Let Confederate flag fly over those who died for it

Wednesday, June 1, 2005

On Monday we celebrated Memorial Day. It is a day we remember all those who have gone before us. It is a time to take your kids to the park to grill hot dogs and a time to lay flowers at the grave of your loved ones.

It had also been a way for many to remember the sacrifices of the people in our armed forces. One can go to any cemetery and see waves of red, white and blue.

What you won’t see, thanks to the ignorant actions of the previous governor and Dick Gephardt, is the Stars and Bars of the men who died protecting their vision of freedom.

This last session of the Missouri General Assembly could have changed that, but ignorance and fear destroyed history, a good bill and many families’ Memorial Day.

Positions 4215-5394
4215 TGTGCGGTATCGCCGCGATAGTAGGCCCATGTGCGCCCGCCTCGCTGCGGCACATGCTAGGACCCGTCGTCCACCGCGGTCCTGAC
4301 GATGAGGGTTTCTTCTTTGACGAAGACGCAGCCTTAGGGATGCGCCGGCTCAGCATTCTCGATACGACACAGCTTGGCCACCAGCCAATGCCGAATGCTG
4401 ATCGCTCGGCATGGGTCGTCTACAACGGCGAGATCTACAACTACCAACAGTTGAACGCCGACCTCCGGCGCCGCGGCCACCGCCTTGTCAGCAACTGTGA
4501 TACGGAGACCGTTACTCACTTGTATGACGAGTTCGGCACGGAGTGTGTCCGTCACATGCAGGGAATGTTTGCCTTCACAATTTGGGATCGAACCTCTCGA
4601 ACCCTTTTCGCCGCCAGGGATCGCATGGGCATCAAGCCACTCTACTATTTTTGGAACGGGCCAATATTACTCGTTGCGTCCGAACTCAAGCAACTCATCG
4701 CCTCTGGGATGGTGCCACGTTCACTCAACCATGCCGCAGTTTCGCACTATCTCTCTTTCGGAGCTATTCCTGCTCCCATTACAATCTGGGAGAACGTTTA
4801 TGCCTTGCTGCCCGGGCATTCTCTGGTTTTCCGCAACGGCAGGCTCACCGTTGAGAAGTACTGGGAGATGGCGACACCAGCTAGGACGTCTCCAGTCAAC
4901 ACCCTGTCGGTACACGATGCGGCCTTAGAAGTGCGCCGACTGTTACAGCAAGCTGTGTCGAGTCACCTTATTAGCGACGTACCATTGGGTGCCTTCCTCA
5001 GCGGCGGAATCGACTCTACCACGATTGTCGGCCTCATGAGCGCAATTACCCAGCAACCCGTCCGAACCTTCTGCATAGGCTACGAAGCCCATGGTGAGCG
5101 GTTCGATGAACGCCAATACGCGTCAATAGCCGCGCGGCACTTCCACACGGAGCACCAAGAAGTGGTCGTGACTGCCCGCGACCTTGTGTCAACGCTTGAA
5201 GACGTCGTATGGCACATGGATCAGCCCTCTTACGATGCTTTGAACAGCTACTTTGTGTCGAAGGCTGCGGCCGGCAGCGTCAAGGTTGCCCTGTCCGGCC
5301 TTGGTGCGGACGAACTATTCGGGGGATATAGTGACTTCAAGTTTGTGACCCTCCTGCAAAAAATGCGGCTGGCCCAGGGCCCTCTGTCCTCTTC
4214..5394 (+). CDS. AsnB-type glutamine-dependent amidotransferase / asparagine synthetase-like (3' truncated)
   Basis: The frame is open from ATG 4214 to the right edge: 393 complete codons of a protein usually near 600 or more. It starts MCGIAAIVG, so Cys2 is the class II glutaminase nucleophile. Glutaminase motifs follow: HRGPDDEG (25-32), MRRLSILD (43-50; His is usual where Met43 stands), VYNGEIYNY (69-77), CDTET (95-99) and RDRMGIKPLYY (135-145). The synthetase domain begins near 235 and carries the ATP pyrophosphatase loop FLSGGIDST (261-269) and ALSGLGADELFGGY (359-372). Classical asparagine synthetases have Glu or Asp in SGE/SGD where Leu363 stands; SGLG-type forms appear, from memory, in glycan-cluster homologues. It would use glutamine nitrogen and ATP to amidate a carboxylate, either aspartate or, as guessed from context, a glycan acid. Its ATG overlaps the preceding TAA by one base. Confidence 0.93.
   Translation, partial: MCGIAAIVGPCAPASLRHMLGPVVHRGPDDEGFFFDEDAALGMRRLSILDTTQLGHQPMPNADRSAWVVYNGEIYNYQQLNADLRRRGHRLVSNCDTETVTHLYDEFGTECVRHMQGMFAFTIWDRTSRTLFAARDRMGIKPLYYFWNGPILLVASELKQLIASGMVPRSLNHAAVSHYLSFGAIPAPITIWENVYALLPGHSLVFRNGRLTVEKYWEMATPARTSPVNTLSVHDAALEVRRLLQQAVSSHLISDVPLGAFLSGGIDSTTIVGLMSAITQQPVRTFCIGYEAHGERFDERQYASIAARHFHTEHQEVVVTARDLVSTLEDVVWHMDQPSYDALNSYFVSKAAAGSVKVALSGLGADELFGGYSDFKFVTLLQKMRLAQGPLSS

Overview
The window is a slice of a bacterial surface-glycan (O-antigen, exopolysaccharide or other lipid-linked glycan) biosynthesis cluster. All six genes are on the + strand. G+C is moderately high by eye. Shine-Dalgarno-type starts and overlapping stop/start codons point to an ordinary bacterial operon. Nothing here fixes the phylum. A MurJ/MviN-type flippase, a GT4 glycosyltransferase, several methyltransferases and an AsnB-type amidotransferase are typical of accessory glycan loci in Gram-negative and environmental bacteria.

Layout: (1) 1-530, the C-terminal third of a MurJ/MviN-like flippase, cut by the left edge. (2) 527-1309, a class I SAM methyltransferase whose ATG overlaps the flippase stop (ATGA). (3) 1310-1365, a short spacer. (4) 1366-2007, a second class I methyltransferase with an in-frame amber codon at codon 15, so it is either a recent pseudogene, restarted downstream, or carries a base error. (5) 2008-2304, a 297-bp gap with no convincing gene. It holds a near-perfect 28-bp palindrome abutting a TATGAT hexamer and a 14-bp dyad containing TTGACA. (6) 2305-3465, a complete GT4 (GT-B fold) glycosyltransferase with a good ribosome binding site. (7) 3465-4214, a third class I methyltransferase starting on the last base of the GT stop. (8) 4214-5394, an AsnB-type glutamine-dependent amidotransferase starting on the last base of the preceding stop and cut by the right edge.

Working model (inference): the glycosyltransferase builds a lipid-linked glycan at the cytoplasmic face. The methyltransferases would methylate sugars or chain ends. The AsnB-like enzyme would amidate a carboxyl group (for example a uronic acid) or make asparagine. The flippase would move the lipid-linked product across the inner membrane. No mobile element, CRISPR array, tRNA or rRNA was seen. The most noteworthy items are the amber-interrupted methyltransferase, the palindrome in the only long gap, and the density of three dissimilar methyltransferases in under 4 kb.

Many see the Confederate flag as a symbol of hate and racism.

While some have used it to perpetuate their hate, it is not a symbol of slavery or of racism. Those who know their history see it as a symbol of one of the defining moments in our country’s young life.

It was a symbol of one’s right to live without the federal government’s constant prying. Just look at today’s present situation to see why they fought and died.

Why elected officials refuse to allow good taxpaying, law- abiding Southerners to remember their ancestors by placing a flag on their grave is beyond this writer’s beliefs.

I had ancestors who fought and died on both sides of the battle, and I do not understand why the government has the right to disallow me, or anyone else for that matter, the honor of honoring those who shaped this great country’s history.

I hope one day I will be able to place my ancestor’s flag on their grave, because to them it was worth dying for.